1. Thanks, Lyle. I am going to have to get Matt to adopt a new strategy this summer when we go backpacking along the Wonderland Trail. Our guidebook mentions several places with “lots of bear activity,” and I’m afraid playing possum isn’t going to cut it. Any suggestions?

      1. I usually have the opposite problem. All the watch for wildlife signs and guidebooks that make all these references to animals can make you quite disappointed when you see nothing! Then again we have to be quite vigilant in the typical precautions like storing our food properly and carrying bear spray.

    1. Thanks, Kathi! One of the main reasons we wanted to start backpacking was so that we would be in spectacular places like these when the lighting conditions were ideal for great photos. It makes all the difference!

  2. Probably my most exciting moment was sleeping in one of those tree houses in Kruger National Park. The situation was: I hadn’t been able to persuade anyone else to join me in this night out so I had a spotlight and two way radio for company. I slept reasonably well during the night but was awake for a period of time when I heard a lion growling. During the time I came out from under the mosquito net and shone the spotlight but didn’t see the lion at all. When I returned to the main camp in the morning there were a few enquiries whether I’d heard the lion – one of the guides seemed to think it came close to the main camp.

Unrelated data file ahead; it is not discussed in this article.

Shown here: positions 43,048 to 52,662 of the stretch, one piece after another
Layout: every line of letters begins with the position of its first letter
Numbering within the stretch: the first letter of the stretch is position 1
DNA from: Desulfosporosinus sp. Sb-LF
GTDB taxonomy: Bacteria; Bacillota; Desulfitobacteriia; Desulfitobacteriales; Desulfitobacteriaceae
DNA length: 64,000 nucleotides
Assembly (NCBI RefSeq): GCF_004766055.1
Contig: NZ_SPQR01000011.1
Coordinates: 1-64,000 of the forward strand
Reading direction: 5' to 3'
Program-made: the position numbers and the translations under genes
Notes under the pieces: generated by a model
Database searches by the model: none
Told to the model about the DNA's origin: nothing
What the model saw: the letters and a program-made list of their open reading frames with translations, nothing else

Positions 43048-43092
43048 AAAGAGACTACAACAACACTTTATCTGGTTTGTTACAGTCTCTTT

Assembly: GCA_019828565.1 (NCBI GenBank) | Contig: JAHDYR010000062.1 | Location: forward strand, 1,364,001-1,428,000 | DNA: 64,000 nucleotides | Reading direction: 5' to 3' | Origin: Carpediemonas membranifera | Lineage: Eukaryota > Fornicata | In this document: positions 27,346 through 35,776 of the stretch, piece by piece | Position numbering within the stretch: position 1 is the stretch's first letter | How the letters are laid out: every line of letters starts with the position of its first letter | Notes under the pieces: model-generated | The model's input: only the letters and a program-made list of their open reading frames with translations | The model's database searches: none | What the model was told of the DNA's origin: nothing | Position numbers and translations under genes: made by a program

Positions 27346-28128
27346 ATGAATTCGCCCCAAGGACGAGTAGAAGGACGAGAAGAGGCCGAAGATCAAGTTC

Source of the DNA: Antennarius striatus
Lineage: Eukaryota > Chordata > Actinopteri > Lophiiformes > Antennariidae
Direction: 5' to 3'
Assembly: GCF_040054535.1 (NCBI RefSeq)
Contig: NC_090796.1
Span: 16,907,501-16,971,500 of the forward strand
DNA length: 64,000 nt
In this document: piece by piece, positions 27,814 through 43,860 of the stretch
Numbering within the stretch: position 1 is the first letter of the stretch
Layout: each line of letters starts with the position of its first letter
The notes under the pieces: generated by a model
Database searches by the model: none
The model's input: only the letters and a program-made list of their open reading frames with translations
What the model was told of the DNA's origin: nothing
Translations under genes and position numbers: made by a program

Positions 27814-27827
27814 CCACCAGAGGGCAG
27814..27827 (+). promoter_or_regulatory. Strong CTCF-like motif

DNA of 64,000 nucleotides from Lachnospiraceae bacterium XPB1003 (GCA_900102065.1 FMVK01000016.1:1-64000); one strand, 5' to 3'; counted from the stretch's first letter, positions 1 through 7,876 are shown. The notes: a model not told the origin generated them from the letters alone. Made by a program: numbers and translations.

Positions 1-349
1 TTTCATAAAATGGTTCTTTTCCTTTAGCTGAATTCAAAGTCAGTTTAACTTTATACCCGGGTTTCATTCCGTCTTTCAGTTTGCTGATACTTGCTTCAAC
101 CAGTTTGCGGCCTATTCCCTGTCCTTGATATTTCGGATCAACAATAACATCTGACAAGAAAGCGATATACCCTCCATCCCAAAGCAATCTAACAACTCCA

As an aside, the above encounter hasn’t put me off unusual sleeping situations having just been to the Antarctic and spending a night sleeping in a bivvy sac on the ice. No particularly close animal encounters on that occasion.

    By the way – I love the lake – a pity it is so far away for this kiwi.

    1. Wow! That sounds amazing. We didn’t know enough about being able to sleep in the blinds prior to our last trip to Kruger, but we will definitely pursue it on our next visit. I am impressed that you were brave enough to sleep there on your own. Camping in Antarctica must have been amazing. Were you ever able to get warm in a bivvy sac? Colorado is far away from New Zealand, but it’s well worth a stop if you ever make it over here. Thanks for your comment!

  3. Wow, this is on our list now!
    I do the same for sweet sweet wife and it is indeed a very small price to pay 🙂
    Our first overnight in the backcountry together, I instituted a firm rule that she always wear earplugs when camping. We both get good sleep that way 😀

  4. This hike sounds amazing. I spent a lot of time in Colorado as a teenager going to summer camp. It is a beautiful place, and the hiking can’t be beat. You should check out the hikes around Gunnison next time you’re out that way. I have a piece of advice for you avid hikers: on a long hike, it helps to keep going and not to stop till you reach the end. That is the way they taught us at camp, and it worked for me every time!

    1. Cool, Andy! That’s our motto, too, unless of course we see something that we need to stop and photograph along the way! We haven’t spent a lot of time in the Gunnison area, but we would love to get out there sometime soon. Thanks for visiting.

    1. Thanks so much! It’s been a few years since we did this hike, so we don’t recall exactly how difficult the access road is. We do know that we rented a 2WD car for that trip and didn’t have any trouble getting there. The road is about 8 miles long, but it has lots of beautiful scenery. Just go slowly, and you will likely be fine. It is a beautiful hike and well worth the drive to get there. Have fun!